Day 4: Students will synthesize a linear or cross-linked polyester

Assessment: Lab Report on polyester


Prerequisites

Students will need to know general synthesis, lab safety, chemical elements and how to write chemical equations.


Best Teaching Practices

  • 5 E learning cycle
  • Inquiry Activities
  • Conceptual Understanding
  • Problem Solving
  • Real Life Applications

Alignment with Standards

NGSS Standards:

  • HS-PS1-1. Use the periodic table as a model to predict the relative properties of elements based on the patterns of electrons in the outermost energy level of atoms.
  • HS-PS1-2. Construct and revise an explanation for the outcome of a simple chemical reaction based on the outermost electron states of atoms, trends in the periodic table, and knowledge of the patterns of chemical properties.
  • HS-PS1-4. Develop a model to illustrate that the release or absorption of energy from a chemical reaction system depends upon the changes in total bond energy.
  • HS-PS1-5. Apply scientific principles and evidence to provide an explanation about the effects of changing the temperature or concentration of the reacting particles on the rate at which a reaction occurs.

Common Core Standards:

  • RST.11-12.3. Follow precisely a complex multistep procedure when carrying out experiments, taking measurements, or performing technical tasks; analyze the specific results based on explanations in the text.
  • RST.11-12.7. Integrate and evaluate multiple sources of information presented in diverse formats and media in order to address a question or solve a problem.
  • RST.11-12.9. Synthesize information from a range of sources into a coherent understanding of a process, phenomenon, or concept, resolving conflicting information when possible.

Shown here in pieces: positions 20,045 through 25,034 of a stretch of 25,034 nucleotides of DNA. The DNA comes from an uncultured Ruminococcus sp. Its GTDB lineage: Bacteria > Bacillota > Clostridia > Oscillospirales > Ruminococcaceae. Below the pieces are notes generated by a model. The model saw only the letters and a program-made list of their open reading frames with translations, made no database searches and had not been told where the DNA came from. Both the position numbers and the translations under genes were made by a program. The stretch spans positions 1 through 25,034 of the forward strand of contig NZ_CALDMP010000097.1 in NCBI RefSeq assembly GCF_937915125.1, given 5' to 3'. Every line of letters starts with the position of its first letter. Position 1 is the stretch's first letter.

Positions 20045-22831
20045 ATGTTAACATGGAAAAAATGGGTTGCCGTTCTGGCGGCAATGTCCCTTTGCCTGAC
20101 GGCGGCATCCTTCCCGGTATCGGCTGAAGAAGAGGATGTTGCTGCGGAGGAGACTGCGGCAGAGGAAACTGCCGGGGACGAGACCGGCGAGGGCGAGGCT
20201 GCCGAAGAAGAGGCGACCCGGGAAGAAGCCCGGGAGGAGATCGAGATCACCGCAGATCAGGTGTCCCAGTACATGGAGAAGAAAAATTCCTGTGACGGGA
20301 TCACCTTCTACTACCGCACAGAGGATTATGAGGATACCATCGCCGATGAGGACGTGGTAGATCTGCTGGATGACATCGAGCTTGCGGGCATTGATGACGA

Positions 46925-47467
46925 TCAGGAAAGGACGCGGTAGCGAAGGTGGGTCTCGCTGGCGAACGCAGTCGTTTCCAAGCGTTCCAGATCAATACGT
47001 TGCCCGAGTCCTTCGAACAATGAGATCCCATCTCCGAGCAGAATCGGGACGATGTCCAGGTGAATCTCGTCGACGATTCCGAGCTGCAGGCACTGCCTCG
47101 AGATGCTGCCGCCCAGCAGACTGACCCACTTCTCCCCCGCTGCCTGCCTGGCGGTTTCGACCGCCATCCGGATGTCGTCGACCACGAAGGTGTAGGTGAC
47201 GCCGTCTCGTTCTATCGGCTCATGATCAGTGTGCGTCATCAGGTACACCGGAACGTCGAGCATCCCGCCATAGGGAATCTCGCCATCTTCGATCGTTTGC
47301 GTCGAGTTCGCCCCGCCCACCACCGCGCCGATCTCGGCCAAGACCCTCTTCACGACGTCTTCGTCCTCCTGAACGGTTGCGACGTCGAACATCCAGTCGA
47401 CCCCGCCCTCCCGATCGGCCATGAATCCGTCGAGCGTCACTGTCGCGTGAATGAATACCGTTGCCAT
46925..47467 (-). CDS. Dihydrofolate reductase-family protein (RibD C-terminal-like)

• WHST.11-12.2. Write informative/explanatory texts, including the narration of historical events, scientific procedures/experiments, or technical processes.

Ohio Standards:

  • Chemistry Course Content: Interactions of Matter, Chemical Reactions, Types of Reactions (Synthesis)
  • Science Inquiry and Application: Design and conduct scientific investigations

Content Knowledge

It is assumed that the average high school or middle school student knows nothing about polymers. Students should already be familiar with the following topics:

  • Elements
  • Bonding
  • Basic chemical reactions
  • Organic chemistry

Students will expand their current knowledge of organic chemistry and be able to write and perform synthesis reactions.


Safety

Students will wear gloves and goggles in the lab

Concentrated sulfuric acid will be dealt with in the hood under the teacher’s observation.


Applications

Nylon as shown in the demonstration is used in rope, clothing, etc.

Many esters have the characteristic property of a pleasant odor. As such, they are used as artificial flavors and perfumes.

Extension: The end of the lesson is then connected with how polyester fabrics are made from recycled plastics.


Assessment

Students will be assessed using a formal lab report along with an exit slip.


Other Considerations

Grouping Suggestions: Extension - Lab - Students will be grouped with their lab partners.

Pacing/Suggested Time: This lesson will be a three-day lab. Day 1: Organic Chemistry Notes/Nylon Rope Demonstration; Day 2: Ester Lab Synthesis Inquiry Lab; Day 3: Wrap-Up/Explanation/Extension.


Printable PDF Worksheets

Polymer/Organic Pre Test

Lab Guided Direction - Worksheet 1

Polymer/Organic Post Test